Most of Westlake's early stories appeared in the digest-sized mystery magazines that came and went during the 1950s. Although emminently readable, they weren't particularily Westlakian. "Arrest" (Manhunt, 1/58) was a decent, albeit typical atmospheric killer-waiting-for-the-cops story. "Everybody Killed Sylvia" (Mystery Digest 5/58) was an uneven, undistiguished PI caper with a few comic touches. "The Ledge Bit" (Mystery Digest 9-10/59) had an actor trying to revive his career by playing "suicidal" on hotel ledge; alas, the hotel he chose lacked this vital architectural feature.
For the first touches of that inimitable Westlake style, we must turn to the November 1959 issue of the Guilty Detective Story Magazine. Published by a schlocky Massachusetts-based outfit, Guilty (and its sister magazine Trapped) were far more interesting than they had any right to be. Although their contents were dominated by the hack work of burnt-out pulp writers, the editors preferred JD stories (touching relics of the days when the biggest threat to Western civilization was a teenager with a zip gun) to the standard vitrified Mike Hammer clones. They also published a surprising number (not large, just surprising) of good stories, including early work from Lawrence Block, Harlan Ellison, and of course, Westlake.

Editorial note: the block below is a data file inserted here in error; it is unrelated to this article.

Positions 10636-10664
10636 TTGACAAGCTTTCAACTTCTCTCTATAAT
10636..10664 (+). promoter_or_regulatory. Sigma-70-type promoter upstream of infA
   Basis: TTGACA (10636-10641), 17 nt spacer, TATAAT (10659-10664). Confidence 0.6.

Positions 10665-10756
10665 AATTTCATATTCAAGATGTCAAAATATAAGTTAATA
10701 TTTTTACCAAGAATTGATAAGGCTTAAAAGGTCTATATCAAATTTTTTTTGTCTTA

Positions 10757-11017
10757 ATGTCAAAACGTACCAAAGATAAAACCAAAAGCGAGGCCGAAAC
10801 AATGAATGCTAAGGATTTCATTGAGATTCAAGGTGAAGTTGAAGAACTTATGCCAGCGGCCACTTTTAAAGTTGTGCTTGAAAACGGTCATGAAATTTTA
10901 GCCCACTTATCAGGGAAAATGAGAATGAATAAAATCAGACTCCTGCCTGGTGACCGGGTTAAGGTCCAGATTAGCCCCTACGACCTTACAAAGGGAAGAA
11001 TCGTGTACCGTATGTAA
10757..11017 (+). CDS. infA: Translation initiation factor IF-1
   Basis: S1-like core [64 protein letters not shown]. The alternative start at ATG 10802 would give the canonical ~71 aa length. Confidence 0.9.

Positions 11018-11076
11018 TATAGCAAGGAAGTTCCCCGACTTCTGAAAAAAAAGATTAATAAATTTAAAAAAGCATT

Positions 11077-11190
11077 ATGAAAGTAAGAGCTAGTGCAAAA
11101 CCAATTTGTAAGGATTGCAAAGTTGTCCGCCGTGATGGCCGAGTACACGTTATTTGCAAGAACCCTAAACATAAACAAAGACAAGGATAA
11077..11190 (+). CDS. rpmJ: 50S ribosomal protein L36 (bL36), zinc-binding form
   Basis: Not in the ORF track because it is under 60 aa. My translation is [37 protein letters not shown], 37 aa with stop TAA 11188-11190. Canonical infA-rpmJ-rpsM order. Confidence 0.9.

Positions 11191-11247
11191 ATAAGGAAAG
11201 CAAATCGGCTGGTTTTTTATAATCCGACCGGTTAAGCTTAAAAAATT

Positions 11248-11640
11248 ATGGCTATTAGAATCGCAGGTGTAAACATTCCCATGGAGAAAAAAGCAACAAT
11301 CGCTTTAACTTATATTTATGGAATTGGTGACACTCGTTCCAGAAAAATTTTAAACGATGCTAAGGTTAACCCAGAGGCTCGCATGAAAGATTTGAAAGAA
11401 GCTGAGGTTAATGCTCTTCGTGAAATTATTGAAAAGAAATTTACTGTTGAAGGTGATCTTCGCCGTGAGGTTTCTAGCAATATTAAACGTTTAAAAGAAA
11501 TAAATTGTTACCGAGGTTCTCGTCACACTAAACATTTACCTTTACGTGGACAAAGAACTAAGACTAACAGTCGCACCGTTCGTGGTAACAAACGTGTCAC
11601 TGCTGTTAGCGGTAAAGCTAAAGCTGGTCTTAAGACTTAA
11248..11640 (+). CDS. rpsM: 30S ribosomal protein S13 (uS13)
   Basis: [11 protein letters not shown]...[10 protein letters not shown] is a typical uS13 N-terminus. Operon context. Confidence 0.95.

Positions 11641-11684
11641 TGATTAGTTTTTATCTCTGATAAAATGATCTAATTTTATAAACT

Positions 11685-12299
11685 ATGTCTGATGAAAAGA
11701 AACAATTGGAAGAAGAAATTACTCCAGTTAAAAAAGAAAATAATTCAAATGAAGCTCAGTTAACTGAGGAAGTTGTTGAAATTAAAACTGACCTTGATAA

"The Knife Fighter" is a bouncy, lightly-written vignette about Al, an ordinary looking teenager who provokes a philosophical confrontation with three JDs. "...let's say we get into an argument...and we decided to settle it with knives," he tells them. "What would it prove?" Using reverse psychology, he manipulates the leader of the trio into an alley for one-on-one action. The action is short and quick. After he wipes his knife off, he walks out of the alley, sadly telling the dead boy's companions, "You can't prove a thing with a knife." He walks down the street and decides to head for the Upper West Side because "he needed more action tonight...[and] there were some real mean guys up there." The Sharks and Jets were never this much fun.
Next up: the most unusual Westlake book you'll never read.